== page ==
Today, yesterday’s dreams are made reality, employing the original layout with a contemporary feel.

Initially designed as a traditional English country village almost 100 years ago, the layout of the property which is now Kelderhof Country Village was approved in 1903, as part of the ‘Croydon Township’, but only recently  developed.

As of 1st August 2022, of the 598 erven, 553 homes have been completed on site and an additional 5 are currently under construction. The community is well established and has come to life and the dreams of the original town planners in 1903 are becoming a reality in the form of Kelderhof Country Village.

As an owner of a Kelderhof Country Village home you too can become part of the future history of this unique estate.


The development, originally known as Croydon Township, consisted of 955 residential erven. The township was originally outside the municipal boundaries but was later incorporated into the City of Cape Town municipal area. The General Plan for Croydon Township was approved in 1903, before the implementation of the Township Ordinance No 13 of 1927. No conditions of approval were imposed and the then developer was under no obligation to install any municipal services as part of township establishment. It was expected that the local authority would install the services in due course. A number of erven were sold and transferred to individuals over a period spanning 50 years, without any municipal services in place.

Since the township predated current planning legislation and registration of transfer had occurred, the development approval could not lapse. This presented a problem for individual owners who could not develop their plots. It also presented a problem for the City because the development rights could not be cancelled and the City had a responsibility to install services to the erven which had been transferred to individual owners.

The Local Authority received many requests from landowners in Croydon to provide them with services, and some services were subsequently installed in a portion of the township below the railway line (refer to Figure 3). These services are very basic and consisted of gravel roads, septic and conservancy tanks and a potable water supply. Electricity was supplied by ESKOM but no street lighting was provided. Due to the availability of these services, this portion of Croydon Township became partially developed. However no services were provided to the erven located ‘above’ the railway line, and the Local Authority was unable to approve any building plans on these erven. The City then obtained independent opinion from its external legal counsel, who confirmed that the City had an obligation to install services to the Croydon Township however, there was no obligation relating to time.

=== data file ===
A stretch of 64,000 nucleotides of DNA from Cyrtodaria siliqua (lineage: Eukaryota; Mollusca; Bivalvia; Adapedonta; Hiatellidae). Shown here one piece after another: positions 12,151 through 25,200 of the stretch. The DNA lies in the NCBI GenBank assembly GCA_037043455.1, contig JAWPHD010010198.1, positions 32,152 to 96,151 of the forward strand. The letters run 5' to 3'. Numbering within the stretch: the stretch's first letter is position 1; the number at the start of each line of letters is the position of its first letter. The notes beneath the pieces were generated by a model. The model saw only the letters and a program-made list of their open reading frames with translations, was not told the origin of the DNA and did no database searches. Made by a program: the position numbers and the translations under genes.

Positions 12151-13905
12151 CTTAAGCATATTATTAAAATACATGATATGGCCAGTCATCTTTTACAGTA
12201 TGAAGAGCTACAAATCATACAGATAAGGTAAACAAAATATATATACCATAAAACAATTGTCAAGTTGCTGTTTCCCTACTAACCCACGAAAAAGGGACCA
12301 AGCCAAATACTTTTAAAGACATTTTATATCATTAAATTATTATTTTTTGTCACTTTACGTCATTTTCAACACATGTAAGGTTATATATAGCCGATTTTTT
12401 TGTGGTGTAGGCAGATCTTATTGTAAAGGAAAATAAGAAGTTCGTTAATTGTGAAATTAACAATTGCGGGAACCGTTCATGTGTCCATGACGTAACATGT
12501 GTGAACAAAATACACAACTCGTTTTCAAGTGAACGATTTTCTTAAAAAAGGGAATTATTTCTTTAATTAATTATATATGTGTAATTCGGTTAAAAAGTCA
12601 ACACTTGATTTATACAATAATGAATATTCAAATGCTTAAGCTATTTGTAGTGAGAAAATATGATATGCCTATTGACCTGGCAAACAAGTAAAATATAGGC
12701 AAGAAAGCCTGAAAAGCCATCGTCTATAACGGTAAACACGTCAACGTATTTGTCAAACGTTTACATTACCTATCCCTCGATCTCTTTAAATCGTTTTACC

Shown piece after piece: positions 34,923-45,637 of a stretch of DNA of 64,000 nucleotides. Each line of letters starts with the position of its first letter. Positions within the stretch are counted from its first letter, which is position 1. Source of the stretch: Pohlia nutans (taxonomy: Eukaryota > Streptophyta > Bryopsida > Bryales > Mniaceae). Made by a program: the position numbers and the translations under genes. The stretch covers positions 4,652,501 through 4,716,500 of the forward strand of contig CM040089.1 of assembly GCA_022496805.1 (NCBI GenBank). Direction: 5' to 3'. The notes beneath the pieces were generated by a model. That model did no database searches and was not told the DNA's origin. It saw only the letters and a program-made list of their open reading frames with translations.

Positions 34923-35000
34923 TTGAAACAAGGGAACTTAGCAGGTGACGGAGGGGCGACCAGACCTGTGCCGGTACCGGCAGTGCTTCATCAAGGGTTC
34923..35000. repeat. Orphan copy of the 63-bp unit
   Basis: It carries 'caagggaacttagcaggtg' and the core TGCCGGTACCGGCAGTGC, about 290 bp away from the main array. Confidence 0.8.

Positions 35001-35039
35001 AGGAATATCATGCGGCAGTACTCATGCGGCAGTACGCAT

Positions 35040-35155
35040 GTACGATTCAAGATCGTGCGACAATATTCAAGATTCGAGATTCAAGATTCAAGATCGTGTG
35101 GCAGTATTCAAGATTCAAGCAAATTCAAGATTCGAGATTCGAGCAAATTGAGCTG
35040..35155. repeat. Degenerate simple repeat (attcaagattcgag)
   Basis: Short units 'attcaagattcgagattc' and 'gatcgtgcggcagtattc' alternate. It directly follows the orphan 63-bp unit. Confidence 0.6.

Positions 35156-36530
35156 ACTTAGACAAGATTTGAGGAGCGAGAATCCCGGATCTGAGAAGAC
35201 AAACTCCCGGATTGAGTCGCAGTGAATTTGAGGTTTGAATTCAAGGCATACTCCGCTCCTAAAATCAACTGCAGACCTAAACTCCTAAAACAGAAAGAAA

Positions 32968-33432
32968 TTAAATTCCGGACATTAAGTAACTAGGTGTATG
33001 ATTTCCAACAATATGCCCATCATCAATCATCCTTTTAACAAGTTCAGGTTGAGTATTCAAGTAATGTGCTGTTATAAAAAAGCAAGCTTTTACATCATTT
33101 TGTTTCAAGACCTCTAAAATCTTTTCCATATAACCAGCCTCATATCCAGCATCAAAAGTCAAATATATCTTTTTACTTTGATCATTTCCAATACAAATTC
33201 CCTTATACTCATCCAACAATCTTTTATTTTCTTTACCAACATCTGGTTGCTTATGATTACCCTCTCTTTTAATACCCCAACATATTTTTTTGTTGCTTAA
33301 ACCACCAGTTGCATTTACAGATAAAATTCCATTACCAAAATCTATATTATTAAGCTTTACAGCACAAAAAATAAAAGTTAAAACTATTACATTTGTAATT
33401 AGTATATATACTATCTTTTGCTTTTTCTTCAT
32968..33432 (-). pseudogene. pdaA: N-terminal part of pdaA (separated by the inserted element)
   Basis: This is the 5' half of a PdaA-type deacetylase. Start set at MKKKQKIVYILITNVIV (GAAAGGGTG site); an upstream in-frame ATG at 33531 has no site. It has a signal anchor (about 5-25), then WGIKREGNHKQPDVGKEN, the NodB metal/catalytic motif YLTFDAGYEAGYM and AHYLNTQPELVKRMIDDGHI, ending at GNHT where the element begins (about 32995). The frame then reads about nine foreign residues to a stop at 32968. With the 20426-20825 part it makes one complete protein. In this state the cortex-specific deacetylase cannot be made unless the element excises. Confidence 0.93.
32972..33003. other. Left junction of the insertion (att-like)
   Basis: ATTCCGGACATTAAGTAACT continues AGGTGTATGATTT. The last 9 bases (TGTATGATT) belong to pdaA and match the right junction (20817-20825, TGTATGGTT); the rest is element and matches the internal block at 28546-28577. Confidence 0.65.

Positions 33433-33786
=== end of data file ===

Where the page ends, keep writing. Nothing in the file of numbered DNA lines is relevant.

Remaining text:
Figure 3: Original Cadastral Boundaries of Croydon Estate

For many years a stalemate existed, with some properties having been sold and transferred to individual owners, and the majority of unsold properties held in the hands of two groups, being the Faure and Miller families. In approximately 2006 these properties were transferred into an investment company called Empire Earth Investments 17 (Pty) Ltd (“Empire Earth” / “Developer”).

After extensive discussions with City officials and approval of infrastructure plans, Empire Earth proceeded to service the entire development above the railway line, including 134 plots which they did not own.

The development was rebranded as Kelderhof Country Village, and an Owners’ Association (OA) was established via agreement. New purchasers of plots from Empire Earth became members of the OA. However, the owners of the 134 plots not owned by Empire Earth could not be denied access to their properties. Further, these owners had no obligation to join the KCVOA, nor did they have to adhere to the architectural guidelines stipulated by the OA.

All civil and electrical services, including individual erf connections, were installed at the cost of Empire Earth. However, these services remain under the ownership and management of the City of Cape Town. The City required that all the services be installed to the entire area, not just to the erven owned by the Developer. The Certificate of Completion for Civil Engineering Services to Kelderhof was issued on 17th April 2009. The services constructed by the Developer included construction of a guardhouse and entrance booms.

Shortly after the services had been installed, the global financial crisis resulted in a number of pre-sales not proceeding, leaving the Developer with a large outstanding debt that had to be serviced. By installing services the Developer effectively took on three major costs: the first was the cost of servicing its own stands; the second was the cost of servicing stands it did not own; and the third was property rates (on completion of the services on behalf of the Municipality, the Developer was immediately charged rates based on the new valuation of the erven).